Gonzalez originally posted this strategy in an article entitled “How to Teach Text Structures for Non-Fiction Reading”.  She suggests that students need explicit instruction on how to read content-specific texts, and she proposed that most academic texts can fall under one of six categories:

  • descriptive,
  • sequential,
  • cause and effect,
  • compare,
  • problem-solution, and
  • argumentative.

Each of these genres has defining text structures that distinguish them from other genres.  

Text structures are the ways that a genre organizes and sequences ideas to communicate in a specific way. More importantly, these genres are found across various disciplines, so teaching them will benefit all students.  

If an educator makes time for students to internalize these genres and their text structures, ELs are more likely to comprehend a text and remember the content.  In her tutorial Youtube video on teaching text structures, Gonzalez says,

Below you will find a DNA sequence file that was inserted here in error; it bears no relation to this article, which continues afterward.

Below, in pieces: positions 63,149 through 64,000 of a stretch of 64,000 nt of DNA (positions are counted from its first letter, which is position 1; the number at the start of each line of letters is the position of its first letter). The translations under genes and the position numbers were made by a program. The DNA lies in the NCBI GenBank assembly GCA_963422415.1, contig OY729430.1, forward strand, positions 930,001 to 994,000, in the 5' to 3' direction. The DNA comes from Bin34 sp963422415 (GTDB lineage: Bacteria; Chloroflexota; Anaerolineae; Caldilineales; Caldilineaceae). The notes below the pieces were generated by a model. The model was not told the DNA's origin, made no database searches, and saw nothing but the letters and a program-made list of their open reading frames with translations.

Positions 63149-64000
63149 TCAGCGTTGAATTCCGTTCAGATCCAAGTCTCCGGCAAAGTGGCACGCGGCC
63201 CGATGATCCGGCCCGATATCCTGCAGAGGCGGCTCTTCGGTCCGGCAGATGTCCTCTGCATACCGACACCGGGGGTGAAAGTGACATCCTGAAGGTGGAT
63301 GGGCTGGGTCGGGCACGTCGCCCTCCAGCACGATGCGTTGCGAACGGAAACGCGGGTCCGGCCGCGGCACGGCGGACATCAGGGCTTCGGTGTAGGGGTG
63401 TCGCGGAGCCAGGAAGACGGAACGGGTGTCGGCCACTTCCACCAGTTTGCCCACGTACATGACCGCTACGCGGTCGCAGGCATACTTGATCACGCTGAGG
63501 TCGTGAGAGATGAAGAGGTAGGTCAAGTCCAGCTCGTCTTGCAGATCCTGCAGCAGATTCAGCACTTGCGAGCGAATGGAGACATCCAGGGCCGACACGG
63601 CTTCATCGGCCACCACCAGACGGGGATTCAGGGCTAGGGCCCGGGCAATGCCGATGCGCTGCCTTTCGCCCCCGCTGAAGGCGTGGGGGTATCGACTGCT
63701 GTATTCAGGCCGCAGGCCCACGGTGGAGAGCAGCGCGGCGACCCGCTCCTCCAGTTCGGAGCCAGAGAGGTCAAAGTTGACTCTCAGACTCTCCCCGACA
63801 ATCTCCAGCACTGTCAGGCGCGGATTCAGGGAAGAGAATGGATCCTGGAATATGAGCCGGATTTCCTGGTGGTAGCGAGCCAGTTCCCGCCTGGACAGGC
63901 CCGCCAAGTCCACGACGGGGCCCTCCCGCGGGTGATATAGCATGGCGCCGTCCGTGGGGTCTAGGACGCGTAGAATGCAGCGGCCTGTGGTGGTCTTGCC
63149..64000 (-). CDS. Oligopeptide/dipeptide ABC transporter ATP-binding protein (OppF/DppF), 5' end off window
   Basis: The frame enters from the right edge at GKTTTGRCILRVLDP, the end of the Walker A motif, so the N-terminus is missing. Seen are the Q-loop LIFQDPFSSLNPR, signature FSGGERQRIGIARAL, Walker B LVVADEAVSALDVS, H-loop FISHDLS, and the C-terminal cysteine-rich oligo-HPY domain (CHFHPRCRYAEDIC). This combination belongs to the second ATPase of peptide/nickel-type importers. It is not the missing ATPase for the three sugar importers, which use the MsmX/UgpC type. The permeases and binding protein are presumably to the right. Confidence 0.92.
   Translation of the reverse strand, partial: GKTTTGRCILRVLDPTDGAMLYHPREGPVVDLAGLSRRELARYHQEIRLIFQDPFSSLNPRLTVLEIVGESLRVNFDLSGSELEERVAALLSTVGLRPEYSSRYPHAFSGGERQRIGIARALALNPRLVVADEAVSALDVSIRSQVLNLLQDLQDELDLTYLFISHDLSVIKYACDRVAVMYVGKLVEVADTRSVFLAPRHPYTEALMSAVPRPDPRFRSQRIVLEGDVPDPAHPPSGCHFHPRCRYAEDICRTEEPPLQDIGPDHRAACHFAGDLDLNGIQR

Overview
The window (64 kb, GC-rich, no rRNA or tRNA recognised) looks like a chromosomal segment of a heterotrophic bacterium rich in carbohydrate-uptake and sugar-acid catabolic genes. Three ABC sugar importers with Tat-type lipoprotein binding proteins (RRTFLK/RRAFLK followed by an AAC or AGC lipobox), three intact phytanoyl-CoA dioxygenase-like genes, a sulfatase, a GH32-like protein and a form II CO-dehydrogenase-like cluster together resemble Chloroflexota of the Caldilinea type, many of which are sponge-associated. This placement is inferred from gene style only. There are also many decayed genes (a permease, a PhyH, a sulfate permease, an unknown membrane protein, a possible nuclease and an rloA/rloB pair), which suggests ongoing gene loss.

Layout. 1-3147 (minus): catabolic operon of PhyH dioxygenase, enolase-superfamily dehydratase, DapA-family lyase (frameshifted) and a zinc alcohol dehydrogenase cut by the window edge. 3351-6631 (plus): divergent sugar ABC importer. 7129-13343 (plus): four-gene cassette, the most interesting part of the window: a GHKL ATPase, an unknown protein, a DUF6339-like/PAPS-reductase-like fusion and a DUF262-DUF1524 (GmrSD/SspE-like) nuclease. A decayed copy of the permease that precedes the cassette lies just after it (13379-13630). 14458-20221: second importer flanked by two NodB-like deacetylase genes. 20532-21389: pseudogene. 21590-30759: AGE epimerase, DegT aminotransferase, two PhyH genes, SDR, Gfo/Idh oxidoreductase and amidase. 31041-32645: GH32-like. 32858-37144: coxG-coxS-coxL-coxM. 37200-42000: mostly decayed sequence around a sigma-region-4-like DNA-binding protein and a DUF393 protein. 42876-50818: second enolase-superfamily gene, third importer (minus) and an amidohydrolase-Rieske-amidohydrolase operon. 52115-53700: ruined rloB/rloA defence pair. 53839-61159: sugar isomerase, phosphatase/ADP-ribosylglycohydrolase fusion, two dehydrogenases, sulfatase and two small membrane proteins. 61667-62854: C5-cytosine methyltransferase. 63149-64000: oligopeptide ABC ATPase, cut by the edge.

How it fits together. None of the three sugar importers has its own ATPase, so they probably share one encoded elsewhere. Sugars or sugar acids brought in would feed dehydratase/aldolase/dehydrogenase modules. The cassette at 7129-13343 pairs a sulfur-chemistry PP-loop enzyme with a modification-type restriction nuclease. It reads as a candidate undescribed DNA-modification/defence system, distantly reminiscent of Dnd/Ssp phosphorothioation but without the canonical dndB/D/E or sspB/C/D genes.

“If students don’t practice using text structures in every class, there’s no guarantee that they will transfer the skill into that content area’s material” (Gonzalez, 2014).

3 Steps to Teaching Text Structures
Step 1: Teach one text structure one at a time using the graphic organizer:

For example, if you’re reading a science article that describes the features of a coral reef, you might want to teach the “Descriptive” text structure.  As you read the text, demonstrate how you take textual details and fill in the bubbles in the “Descriptive” graphic organizer.

descriptive graphic organizer - ELL strategies teacher collaboration

Step 2: Students map the structure:

Provide students with another text that mirrors the text structure in focus.  Have students work in pairs or small groups to read the text.  As students read, they can take the textual details and fill in the different areas of the graphic organizer.